Colestipol in pregnancy and breastfeeding

Colestipol]]>

Risk Factor: B
Class: Antilipemic agents

Contents of this page:
Fetal Risk Summary
Breast Feeding Summary
References

Fetal Risk Summary

The anion exchange resin, colestipol, is used to bind bile acids in the intestine into a nonabsorbable complex that is excreted in the feces. The prevention of the systemic reabsorption of the bile acids lowers the total amount of cholesterol in the patient. Because less than 0.17% of a dose is absorbed systemically, it is not expected to cause fetal harm when administered during pregnancy in recommended doses (1).

In a reproductive study with rats and rabbits, doses up to 1000 mg/kg/day produced no adverse effects on the fetuses (2). No published or unpublished cases involving the use of colestipol during human pregnancy have been located. Rosa also reported finding no recipients of this drug in his 1994 presentation on the outcome of pregnancies following exposure to anticholesterol agents (3).

The actions of colestipol are similar to those of cholestyramine, another exchange resin (see also Cholestyramine). Because it is not absorbed into the systemic circulation, it should have no direct effect on the fetus. However, as with cholestyramine, prolonged use of colestipol may result in reduced intestinal absorption of the fat-soluble vitamins, A, D, E, and K. Because the interruption of cholesterol lowering therapy during pregnancy should have no effect on the long-term treatment of hyperlipidemia, the use of colestipol should probably be halted during gestation.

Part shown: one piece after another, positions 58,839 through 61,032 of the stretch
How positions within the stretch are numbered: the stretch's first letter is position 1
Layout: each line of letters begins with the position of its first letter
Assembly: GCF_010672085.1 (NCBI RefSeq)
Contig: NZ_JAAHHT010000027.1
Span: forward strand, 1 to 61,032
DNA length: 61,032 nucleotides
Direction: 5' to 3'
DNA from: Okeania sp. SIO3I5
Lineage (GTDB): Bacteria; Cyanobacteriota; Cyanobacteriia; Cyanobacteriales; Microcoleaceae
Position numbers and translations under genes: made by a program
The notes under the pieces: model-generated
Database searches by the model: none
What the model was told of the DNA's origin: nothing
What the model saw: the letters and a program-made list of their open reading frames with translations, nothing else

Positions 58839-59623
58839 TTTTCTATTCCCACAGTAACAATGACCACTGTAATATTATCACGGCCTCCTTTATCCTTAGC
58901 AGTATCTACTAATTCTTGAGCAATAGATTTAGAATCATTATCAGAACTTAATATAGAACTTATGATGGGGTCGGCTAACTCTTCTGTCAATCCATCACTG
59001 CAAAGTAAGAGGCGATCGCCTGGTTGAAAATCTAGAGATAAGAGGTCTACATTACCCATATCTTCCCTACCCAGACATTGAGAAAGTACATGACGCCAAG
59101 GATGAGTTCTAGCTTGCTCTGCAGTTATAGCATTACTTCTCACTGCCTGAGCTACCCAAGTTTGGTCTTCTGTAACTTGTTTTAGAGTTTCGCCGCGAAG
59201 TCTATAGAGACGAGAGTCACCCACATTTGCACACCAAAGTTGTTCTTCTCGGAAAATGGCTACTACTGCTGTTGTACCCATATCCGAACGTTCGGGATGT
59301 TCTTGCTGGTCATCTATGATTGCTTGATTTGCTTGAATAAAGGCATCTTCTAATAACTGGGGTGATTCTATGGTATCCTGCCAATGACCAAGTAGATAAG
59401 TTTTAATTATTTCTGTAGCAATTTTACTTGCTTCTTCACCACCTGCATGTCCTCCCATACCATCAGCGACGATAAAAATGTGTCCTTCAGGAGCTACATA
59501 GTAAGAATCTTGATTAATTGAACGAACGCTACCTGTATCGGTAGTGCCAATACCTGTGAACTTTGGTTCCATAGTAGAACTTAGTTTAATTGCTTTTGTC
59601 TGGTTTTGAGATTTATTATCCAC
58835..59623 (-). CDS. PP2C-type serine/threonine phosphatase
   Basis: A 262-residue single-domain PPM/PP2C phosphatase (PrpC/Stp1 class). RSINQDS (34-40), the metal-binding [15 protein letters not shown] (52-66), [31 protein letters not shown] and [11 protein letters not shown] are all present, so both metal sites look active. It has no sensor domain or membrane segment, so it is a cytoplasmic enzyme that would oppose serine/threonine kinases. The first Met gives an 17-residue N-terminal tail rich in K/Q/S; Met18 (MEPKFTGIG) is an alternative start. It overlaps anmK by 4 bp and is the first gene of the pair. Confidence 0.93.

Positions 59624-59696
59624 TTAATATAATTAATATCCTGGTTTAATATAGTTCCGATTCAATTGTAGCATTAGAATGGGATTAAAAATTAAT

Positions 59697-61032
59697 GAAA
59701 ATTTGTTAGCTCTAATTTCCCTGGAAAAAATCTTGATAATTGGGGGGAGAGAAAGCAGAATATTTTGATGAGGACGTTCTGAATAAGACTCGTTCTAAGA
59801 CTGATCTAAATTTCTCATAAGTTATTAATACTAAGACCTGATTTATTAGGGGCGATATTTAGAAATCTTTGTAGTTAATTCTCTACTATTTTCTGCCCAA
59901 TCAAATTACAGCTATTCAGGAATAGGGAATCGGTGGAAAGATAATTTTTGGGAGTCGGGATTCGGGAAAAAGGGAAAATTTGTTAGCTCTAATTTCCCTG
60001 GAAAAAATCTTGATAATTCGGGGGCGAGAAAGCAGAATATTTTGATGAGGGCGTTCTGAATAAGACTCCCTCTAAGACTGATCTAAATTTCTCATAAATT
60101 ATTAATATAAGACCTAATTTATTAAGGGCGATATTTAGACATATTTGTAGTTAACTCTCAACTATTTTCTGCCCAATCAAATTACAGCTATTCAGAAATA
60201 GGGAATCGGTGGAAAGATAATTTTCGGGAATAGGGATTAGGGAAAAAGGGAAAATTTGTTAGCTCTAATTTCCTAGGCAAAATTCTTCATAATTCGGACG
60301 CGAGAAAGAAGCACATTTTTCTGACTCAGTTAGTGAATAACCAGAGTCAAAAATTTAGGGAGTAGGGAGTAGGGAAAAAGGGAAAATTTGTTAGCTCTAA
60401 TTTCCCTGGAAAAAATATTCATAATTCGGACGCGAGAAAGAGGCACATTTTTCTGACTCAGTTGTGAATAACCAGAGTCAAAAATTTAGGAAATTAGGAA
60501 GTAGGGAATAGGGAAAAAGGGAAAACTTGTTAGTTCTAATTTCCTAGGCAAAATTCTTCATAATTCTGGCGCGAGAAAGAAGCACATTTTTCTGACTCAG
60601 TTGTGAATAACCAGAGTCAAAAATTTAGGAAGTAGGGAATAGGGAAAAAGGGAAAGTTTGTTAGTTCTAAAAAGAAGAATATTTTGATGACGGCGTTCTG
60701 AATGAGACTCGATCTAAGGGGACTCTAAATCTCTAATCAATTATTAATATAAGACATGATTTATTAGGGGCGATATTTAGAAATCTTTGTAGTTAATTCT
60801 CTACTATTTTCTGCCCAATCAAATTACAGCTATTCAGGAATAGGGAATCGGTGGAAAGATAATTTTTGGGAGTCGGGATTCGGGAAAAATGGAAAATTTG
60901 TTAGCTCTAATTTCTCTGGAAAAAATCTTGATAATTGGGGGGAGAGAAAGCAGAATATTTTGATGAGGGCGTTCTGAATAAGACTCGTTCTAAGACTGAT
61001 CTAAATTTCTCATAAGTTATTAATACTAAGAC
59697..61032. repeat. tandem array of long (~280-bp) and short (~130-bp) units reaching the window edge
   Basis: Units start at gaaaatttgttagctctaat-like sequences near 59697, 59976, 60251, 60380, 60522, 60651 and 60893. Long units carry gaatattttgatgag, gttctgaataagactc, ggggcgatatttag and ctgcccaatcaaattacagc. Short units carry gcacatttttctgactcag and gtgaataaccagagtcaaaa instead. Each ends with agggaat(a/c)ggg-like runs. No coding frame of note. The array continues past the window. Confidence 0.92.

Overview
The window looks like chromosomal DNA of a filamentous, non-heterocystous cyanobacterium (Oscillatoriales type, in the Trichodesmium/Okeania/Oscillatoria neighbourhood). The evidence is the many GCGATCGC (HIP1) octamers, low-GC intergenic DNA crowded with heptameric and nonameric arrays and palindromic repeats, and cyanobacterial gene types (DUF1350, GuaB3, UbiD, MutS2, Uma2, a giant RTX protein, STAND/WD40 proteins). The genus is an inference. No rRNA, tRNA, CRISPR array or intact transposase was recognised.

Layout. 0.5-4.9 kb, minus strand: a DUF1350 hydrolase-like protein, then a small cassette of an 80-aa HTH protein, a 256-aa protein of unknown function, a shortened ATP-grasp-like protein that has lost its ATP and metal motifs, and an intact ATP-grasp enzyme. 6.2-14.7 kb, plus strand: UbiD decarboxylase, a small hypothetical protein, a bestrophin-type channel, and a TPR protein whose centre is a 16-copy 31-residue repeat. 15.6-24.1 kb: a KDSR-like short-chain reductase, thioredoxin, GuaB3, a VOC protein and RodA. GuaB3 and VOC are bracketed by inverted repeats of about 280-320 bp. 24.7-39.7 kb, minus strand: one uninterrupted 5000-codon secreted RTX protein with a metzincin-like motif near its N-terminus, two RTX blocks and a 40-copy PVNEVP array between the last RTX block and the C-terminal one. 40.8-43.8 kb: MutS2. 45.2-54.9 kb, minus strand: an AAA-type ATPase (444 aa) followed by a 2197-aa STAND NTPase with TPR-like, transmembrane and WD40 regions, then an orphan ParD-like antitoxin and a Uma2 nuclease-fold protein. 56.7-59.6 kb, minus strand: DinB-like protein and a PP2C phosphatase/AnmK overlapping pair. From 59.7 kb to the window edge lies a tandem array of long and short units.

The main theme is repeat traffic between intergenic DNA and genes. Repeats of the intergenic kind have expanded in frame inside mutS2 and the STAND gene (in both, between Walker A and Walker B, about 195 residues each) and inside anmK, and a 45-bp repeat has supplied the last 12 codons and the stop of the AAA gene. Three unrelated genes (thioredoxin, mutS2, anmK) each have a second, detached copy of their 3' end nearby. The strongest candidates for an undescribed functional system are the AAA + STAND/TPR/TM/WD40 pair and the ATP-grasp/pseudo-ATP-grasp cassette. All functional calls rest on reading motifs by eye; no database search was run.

Breast Feeding Summary

Because colestipol is poorly absorbed (less than 0.17% of a dose) into the systemic circulation, its use by the lactating woman should have no direct effect on the nursing infant. Prolonged use of the exchange resin, however, may result in decreased maternal absorption of the fat-soluble vitamins, A, D, E, and K. The resulting deficiencies in the mother would lessen the amounts of these vitamins in her milk.

References

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  1. Product information. Colestid. Pharmacia & Upjohn, 2000.
  2. Webster HD, Bollert JA. Toxicologic, reproductive and teratologic studies of colestipol hydrochloride: A new bile acid sequestrant. Toxicol Appl Pharmacol 1974;28:5765. As cited in Shepard TH. Catalog of Teratogenic Agents. 7th ed. Baltimore, MD:Johns Hopkins University Press, 1992:105.
  3. Rosa F. Anticholesterol agent pregnant exposure outcomes. Presented at the 7th International Organization for Teratogen Information Services, Woods Hole, MA, April 1994.

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